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How To Become A Nurse Recruiter

Human resources specialists must usually have a bachelor’s degree.

Education

Applicants seeking positions as a human resources specialist must usually have a bachelor’s degree in human resources, business, or a related field.

Coursework typically includes business, industrial relations, psychology, professional writing, human resource management, and accounting.

Work Experience in a Related Occupation

Some positions, particularly human resources generalists, may require previous work experience. Candidates can gain experience as human resources assistants, in customer service positions, or in other related jobs.

Licenses, Certifications, and Registrations

Many professional associations that specialize in human resources offer courses intended to enhance the skills of their members, and some offer certification programs. For example, the Society for Human Resource Management (SHRM) offers the SHRM Certified Professional (SHRM-CP) and SHRM Senior Certified Professional (SHRM-SCP).

Although certification is usually voluntary, some employers may prefer or require it. Human resources generalists, in particular, can benefit from certification because it shows knowledge and professional competence across all human resources areas. 

Advancement

Human resources specialists who possess a thorough knowledge of their organization, as well as an understanding of regulatory compliance needs, can advance to become human resources managers. Specialists can increase their chance of advancement by completing voluntary certification programs.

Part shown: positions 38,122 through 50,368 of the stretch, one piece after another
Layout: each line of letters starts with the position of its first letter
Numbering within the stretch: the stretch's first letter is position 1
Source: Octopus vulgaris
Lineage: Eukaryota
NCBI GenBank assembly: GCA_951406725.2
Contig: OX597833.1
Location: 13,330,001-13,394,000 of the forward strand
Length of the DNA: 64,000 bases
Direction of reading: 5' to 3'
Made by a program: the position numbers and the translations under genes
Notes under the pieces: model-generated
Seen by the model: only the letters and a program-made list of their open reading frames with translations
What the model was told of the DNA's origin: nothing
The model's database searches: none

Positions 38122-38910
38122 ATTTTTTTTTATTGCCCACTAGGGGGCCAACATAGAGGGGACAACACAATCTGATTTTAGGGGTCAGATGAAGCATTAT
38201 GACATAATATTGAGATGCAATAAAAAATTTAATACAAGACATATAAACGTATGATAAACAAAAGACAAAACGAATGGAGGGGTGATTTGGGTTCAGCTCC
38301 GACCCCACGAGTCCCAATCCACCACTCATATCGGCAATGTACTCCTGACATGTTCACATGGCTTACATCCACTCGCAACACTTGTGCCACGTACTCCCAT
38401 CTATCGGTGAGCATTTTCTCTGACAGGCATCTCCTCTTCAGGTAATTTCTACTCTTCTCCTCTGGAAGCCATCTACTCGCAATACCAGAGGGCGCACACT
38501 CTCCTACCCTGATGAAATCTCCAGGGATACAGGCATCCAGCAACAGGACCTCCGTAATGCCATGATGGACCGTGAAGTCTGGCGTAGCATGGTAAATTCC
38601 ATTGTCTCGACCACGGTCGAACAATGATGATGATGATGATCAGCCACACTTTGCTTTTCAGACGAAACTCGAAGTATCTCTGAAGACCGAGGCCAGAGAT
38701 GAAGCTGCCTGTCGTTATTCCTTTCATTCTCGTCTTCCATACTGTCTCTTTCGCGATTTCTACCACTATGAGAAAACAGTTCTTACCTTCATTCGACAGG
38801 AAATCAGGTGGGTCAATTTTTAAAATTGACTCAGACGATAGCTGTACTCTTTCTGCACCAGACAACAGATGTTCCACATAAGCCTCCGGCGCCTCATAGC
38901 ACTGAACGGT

Important Qualities

Decisionmaking skills. Human resources specialists use decisionmaking skills when reviewing candidates’ qualifications or when working to resolve disputes.  

Detail oriented. Specialists must be detail oriented when evaluating applicants’ qualifications, performing background checks, maintaining records of an employee grievance, and ensuring that a workplace is in compliance with labor standards. 

Interpersonal skills. Specialists continually interact with new people and must be able to converse and connect with people from different backgrounds. 

Listening skills. Listening skills are essential for human resources specialists. When interviewing job applicants, for example, specialists must pay careful attention to candidates’ responses, understand the points they are making, and ask relevant followup questions. 

Speaking skills. All specialists need strong speaking skills to be effective at their job. They often give presentations and must be able to clearly convey information about their organizations and jobs within them.